|New Compound May Protect Against Liver Cancer
Researchers have identified a new compound called CDDO-Im that protects against
the development of liver cancer in laboratory animals. The compound appears to
stimulate the enzymes that remove toxic substances from the cells, thereby increasing
the cells’ resistance to cancer-causing toxins. The National Institute of Environmental
Health Sciences and the National Cancer Institute, agencies of the federal National
Institutes of Health, provided funding to researchers at the Johns Hopkins Bloomberg
School of Public Health for the two-year study.
The compound’s effectiveness at very low doses suggests it may have similar
cancer-fighting properties in humans. Researchers believe it may be particularly
effective in preventing cancers with a strong inflammatory component, such as
liver, colon, prostate and gastric cancers. The compound could eventually play
a preventive role in a wide range of other illnesses such as neurodegenerative
disease, asthma and emphysema.
The study results are featured on the cover of the February 15, 2006 issue of
the journal Cancer Research.
“The results show that the potency of this compound is more than 100 times as
great as that of other chemopreventive agents in protecting against cancer,” said
NIEHS Director David A. Schwartz, M.D. “This protective effect, combined with
the compound’s anti-inflammatory properties, make it an exciting avenue for the
prevention of other diseases as well.”
CDDO-Im belongs to a class of cancer-fighting compounds called triterpenoids.
It is a synthetic compound derived from oleanolic acid, a naturally occurring
substance found in plants all over the world. Research with other oleanolic derivatives
showed marked anti-tumor activity in both animals and humans.
To test the effectiveness of CDDO-Im, researchers treated laboratory rats with
either 0.1, 0.3, 1.0, 3.0 or 10 micromole doses of the compound. Two days after
treatment with CDDO-Im, the rats were treated with aflatoxin, a naturally occurring
toxin that causes liver cancer in animals.
Evaluation of the rat livers showed that the lowest concentration of CDDO-Im
led to an 85 percent reduction in pre-cancerous lesions, abnormal growths that
have a greater likelihood of developing into actual cancers. “This compound has
a much greater effect at a far lower dose than any other compound currently used
for preventing aflatoxin-induced cancer in humans,” said Thomas Kensler, Ph.D.,
a cancer biologist with the Johns Hopkins Bloomberg School of Public Health and
lead author on the study.
According to Kensler, CDDO-Im activates a protein called Nrf2 that plays a central
role in protecting the cells against the toxic effects of environmental agents. “Nrf2
directs certain genes to stimulate the cell’s defense mechanisms,” he said. “The
protein also stimulates key enzymes that can detoxify harmful agents like aflatoxin
and remove them from the cell.”
Like other compounds derived from oleanolic acid, CDDO-Im also has strong anti-inflammatory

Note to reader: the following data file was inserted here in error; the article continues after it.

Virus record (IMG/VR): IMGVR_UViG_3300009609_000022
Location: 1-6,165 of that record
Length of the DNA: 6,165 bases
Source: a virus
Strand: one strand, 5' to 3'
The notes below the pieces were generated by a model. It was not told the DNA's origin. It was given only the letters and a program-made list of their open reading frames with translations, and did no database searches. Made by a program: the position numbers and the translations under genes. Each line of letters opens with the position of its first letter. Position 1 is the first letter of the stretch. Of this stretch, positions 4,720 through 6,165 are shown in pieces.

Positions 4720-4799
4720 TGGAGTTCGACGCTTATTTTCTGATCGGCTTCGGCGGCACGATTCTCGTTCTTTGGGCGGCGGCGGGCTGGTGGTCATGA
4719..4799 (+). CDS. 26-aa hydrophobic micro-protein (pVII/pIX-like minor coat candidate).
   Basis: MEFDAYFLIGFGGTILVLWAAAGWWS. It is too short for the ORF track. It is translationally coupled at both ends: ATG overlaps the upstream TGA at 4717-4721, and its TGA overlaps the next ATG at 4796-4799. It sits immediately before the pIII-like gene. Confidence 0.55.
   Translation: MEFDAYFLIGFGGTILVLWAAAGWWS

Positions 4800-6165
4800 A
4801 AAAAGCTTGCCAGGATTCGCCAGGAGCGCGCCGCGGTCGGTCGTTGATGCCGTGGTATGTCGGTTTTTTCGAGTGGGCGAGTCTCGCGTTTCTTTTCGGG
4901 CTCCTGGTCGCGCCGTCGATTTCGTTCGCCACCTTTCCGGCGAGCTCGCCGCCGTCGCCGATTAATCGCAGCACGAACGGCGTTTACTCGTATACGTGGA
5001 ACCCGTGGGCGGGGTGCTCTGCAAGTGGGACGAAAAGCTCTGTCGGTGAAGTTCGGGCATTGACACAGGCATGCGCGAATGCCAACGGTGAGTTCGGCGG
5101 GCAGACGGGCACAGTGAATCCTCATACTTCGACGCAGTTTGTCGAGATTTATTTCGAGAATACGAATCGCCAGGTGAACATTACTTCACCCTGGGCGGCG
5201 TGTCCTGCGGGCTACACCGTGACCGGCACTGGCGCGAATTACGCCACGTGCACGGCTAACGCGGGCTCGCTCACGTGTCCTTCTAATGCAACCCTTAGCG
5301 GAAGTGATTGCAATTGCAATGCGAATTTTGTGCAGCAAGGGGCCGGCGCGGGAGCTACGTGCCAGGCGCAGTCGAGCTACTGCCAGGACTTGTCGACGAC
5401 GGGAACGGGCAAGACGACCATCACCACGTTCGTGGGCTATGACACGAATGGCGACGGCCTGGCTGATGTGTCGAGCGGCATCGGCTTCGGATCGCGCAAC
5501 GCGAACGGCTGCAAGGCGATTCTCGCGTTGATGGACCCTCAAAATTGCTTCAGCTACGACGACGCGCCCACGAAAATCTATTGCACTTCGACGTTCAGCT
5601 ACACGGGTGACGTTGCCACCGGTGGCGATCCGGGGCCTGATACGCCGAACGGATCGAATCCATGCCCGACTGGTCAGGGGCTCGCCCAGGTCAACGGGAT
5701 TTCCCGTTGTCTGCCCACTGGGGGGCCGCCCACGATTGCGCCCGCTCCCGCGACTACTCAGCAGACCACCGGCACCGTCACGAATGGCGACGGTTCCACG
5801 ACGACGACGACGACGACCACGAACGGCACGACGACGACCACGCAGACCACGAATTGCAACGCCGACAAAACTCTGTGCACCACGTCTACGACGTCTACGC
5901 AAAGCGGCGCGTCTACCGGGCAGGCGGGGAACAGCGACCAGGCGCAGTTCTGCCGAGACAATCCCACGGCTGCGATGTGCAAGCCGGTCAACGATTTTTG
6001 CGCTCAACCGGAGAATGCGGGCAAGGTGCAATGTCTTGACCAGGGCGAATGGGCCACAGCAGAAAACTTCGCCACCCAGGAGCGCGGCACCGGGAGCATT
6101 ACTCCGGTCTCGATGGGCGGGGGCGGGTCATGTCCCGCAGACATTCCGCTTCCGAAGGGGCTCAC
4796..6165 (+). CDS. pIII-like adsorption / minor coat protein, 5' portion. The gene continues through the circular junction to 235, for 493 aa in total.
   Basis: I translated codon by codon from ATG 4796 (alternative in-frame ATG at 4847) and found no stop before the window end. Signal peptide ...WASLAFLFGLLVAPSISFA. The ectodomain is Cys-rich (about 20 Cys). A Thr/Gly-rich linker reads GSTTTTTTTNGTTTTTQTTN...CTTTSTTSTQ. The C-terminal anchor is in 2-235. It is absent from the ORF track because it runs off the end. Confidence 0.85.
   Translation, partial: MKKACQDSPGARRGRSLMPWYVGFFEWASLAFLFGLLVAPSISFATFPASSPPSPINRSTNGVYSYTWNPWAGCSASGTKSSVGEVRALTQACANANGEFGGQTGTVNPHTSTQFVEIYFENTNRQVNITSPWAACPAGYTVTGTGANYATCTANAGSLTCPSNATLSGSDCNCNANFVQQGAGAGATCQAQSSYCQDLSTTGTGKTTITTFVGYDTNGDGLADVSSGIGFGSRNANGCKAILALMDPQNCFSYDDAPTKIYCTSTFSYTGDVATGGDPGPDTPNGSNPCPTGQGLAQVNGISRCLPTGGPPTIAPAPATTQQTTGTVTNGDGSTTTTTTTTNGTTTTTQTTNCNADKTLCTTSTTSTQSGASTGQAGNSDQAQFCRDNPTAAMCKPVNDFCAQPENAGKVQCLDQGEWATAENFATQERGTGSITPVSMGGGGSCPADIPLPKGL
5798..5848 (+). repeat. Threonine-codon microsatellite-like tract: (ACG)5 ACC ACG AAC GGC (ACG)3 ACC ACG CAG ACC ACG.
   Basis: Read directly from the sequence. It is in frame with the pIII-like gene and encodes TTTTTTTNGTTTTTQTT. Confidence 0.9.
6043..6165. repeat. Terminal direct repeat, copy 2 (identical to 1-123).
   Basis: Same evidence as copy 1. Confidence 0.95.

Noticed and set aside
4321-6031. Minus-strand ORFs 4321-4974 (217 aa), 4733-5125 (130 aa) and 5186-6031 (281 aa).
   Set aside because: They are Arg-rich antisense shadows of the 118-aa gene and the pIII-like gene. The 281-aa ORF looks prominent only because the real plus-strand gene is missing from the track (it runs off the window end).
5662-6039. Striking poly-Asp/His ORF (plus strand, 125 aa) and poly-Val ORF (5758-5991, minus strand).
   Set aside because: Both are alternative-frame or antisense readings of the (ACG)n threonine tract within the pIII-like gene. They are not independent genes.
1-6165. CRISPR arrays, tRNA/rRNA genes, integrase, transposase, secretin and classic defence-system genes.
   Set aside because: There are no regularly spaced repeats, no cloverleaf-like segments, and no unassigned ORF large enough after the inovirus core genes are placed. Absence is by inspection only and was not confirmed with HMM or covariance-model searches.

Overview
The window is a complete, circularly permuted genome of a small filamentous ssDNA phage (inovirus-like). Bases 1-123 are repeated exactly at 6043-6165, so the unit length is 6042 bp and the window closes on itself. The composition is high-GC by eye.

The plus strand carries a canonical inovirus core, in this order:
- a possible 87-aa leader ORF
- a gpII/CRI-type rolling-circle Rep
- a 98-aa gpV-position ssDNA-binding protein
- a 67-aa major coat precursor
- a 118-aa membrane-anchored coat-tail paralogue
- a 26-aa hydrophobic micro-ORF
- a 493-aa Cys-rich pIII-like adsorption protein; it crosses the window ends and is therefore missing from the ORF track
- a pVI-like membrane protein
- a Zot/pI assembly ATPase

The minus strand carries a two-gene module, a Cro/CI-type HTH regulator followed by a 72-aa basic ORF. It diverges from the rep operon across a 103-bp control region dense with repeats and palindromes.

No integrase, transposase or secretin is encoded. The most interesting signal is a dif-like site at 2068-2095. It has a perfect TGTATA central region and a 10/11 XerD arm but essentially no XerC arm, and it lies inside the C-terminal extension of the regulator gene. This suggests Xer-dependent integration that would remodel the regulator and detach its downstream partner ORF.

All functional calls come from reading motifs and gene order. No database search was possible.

properties that make it ideally suited to the prevention of certain cancers. “When
cells become inflamed, they can produce reactive molecules called free radicals
that can damage DNA and promote cancer development,” said Kensler. “CDDO-Im can
also inhibit cancer formation by interfering with this inflammatory process.”
Because it can stimulate the body’s cancer-fighting capabilities at such low
doses, Kensler believes that CDDO-Im is an excellent candidate for cancer prevention
use in humans. “If this compound can produce such a potent and dramatic reduction
in the number of pre-cancerous growths, it should have an equally dramatic impact
on the development of actual cancers,” he said.
In addition to serving as a valuable tool in the development of new cancer prevention
interventions, CDDO-Im may offer protection in a wide range of other disease
settings. “We know that the Nrf2 protein plays a role in regulating many different
kinds of genes involved in protecting the cell from harmful agents,” said Kensler. “It
follows that activation of the Nrf2 pathway with CDDO-Im could provide protection
against a number of diseases where environmental agents play important roles
in their causes.”
Note: Triterpenoid compounds are currently under development by Dr. Michael
Sporn and colleagues at Dartmouth Medical School.
NIEHS, a component of the National Institutes of Health, supports research to
understand the effects of the environment on human health. For more information
on cancer prevention and other environmental health topics, please visit the
NIEHS website at http://www.niehs.nih.gov/home.htm.
The National Institutes of Health (NIH) — The Nation's Medical Research
Agency — includes 27 Institutes and Centers and is a component of
the U. S. Department of Health and Human Services. It is the primary Federal
agency for conducting and supporting basic, clinical, and translational medical
research, and it investigates the causes, treatments, and cures for both common
and rare diseases. For more information about NIH and its programs, visit http://www.nih.gov.